: Bti (Bacillus thuringiensis israelensis): Bti is a very specific bacteria which produces a very specific protein which is toxic to mosquitoes, black flies and fungus gnats specifically with almost no effect on other organisms. There is debate about whether it does anything to root aphids at all. Some say the protein-toxin is exclusively toxic to fungus gnats and a few other related species - not aphids. Many people have reported chasing these pests with Bti and having no success. bergerbuddy, however, has posted amazingly that powdered gnatrol was completely effective for him at HIGH doses (4 g/gal) and regular/routine feedings. I have a hypothesis that the protein is much less toxic to the aphids and only in certain stages, so it does not knock them out like most people expect - so they say it doens't work because they still have fliers and crawlers. I think, however, that at high doses and constant application that Bti may be an effective poison for root aphids/ This can be very costly, however, especially using the powder. The liquid equivalent (Gnatrol or Vectobac) would be about 20 mL/gal and is generally cheaper per unit.
The only success I have had with these pests recently is a closet 2-gal bag coco system where I let the coco dry out well (sometimes not watering for 3-4 days) and highly backed off on chem-nutes. They were into flowering by the time I discovered that the "gnats" were aphids and started reading up on them. The system had many of the fliers early on in late veg/early bloom, which would normally signal terrible things to come. In this system I amazingly seemed to control the level of the problem before even knowing I had it! I thought the bugs were gnats, though so I used Bt (though it was Thuricide Caterpillar-killer Bt) at 20 mL/gal several times and did 2 applications of predatory nematodes. The level of fliers did not drop off right away after applications, but did eventually fall off heavily. This system is the only one of 6+ grows over the last several months that produced well without bad signs of phantom "magnesium deficiency." I did not apply any of the other chems listed above. Though the Bt in Thuricide is a different strain, I do not guess it is better for aphids thatn Bti. I still have some, but since I found the Vectobac online I got that too - since Bti is the best strain of Bt for gnats I figure it is also the best for aphids (as opposed to Btk in Thuricide which is for caterpillars). Results with Vectobac still pending.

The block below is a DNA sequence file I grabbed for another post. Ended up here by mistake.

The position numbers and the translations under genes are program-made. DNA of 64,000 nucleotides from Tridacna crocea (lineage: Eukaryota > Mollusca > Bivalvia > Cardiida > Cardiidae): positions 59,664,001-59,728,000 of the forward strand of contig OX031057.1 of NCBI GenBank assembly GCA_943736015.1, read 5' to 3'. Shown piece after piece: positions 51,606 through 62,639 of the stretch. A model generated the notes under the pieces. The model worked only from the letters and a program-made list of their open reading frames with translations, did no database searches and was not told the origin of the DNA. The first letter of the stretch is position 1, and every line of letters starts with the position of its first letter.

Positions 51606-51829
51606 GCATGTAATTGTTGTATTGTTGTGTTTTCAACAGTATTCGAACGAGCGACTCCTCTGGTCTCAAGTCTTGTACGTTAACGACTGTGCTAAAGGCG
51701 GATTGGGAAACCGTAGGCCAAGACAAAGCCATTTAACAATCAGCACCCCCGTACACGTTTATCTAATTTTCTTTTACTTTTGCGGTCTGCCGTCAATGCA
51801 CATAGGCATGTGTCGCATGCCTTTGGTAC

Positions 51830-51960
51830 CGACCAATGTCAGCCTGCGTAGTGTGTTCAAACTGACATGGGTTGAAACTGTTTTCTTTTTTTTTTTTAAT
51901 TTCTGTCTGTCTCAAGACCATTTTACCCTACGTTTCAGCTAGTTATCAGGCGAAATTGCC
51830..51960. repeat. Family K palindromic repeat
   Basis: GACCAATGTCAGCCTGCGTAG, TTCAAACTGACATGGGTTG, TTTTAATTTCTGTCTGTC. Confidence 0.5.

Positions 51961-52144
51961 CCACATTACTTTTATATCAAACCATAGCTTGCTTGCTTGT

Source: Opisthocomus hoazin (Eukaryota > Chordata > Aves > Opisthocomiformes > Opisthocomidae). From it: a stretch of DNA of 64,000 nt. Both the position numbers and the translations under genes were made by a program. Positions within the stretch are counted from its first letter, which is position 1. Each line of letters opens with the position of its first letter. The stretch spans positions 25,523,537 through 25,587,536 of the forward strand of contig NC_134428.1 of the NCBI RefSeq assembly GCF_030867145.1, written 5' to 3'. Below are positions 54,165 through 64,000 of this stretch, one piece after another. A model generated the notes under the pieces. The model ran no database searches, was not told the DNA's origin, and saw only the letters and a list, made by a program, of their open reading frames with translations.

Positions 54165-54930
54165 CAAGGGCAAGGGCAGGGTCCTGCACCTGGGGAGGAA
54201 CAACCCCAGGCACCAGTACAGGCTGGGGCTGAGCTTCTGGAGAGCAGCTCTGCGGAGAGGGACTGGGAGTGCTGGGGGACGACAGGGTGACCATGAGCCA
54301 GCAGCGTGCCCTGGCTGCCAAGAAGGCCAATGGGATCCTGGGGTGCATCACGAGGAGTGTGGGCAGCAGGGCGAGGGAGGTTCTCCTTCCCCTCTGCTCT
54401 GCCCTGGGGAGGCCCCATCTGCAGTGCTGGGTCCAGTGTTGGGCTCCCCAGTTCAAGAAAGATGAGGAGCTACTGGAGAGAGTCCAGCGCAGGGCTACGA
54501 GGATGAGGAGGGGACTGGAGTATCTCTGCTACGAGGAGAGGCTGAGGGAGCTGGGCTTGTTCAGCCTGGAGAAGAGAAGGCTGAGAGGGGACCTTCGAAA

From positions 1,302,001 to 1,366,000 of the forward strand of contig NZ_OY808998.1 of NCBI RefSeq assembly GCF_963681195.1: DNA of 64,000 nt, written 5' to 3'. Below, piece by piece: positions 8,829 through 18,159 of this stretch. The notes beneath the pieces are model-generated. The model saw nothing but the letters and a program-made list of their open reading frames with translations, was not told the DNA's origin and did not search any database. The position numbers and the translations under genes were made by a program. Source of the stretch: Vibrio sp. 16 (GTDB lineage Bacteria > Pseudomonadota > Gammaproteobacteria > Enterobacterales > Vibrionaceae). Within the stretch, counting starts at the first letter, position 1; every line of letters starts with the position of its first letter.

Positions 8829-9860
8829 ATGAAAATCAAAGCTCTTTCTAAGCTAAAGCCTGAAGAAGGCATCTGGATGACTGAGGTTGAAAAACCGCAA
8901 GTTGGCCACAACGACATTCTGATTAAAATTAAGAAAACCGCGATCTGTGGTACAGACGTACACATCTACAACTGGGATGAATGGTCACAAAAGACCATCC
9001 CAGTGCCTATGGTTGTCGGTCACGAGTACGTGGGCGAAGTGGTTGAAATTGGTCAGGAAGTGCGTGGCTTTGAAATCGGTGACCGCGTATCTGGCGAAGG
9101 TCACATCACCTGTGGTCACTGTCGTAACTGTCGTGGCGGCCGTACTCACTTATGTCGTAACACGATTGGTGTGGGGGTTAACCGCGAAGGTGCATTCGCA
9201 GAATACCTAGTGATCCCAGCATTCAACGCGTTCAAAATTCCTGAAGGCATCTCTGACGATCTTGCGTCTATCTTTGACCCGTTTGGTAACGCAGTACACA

###Please post about your experience with Bti or Btk!
(Vectobac 2.5 gal)
: These can be expensive and will be killed by most other chemicals, but they are another completely non-chemical and totally safe (0-day PHI) control method. Nematodes are microscopic creatures that will kill many soil-dwelling creatures, including fungus-gnat larvae. A buddy who I have given plants too and who has not had any infection problems uses a store-brewed tea with nematodes in it - I think perhaps they may have been his control without him knowing it.
**************** Corralling bugs *****************
: This is not a chemical to KILL aphids but to keep them corralled. This is a very useful substance in general to make boundaries on plant stems or on the inside of trays etc. Although many other goops may work perfectly well (petroleum jelly? Grease?), this stuff is SUPER gooey and sticky and is non-toxic and marketed for the job. Use Tanglefoot to make a ring around each plant base (you can make a ring with scotch-tape and cover that with Tanglefoot or put it right on the stem itself - just remember to cut ABOVE the Tanglefoot at harvest or you are in for some stickier trimming than usual - and not the good kind!) Tanglefoot the base of plants before you apply chems to the roots to prevent the non-winged ones from climbing up the stems for refuge. Then spray the foliage with insecticide to get any that may have been up there before you applied Tanglefoot. bali_man used alcohol and then sprayed with fresh water right after. GCH or Botanigard should also work well.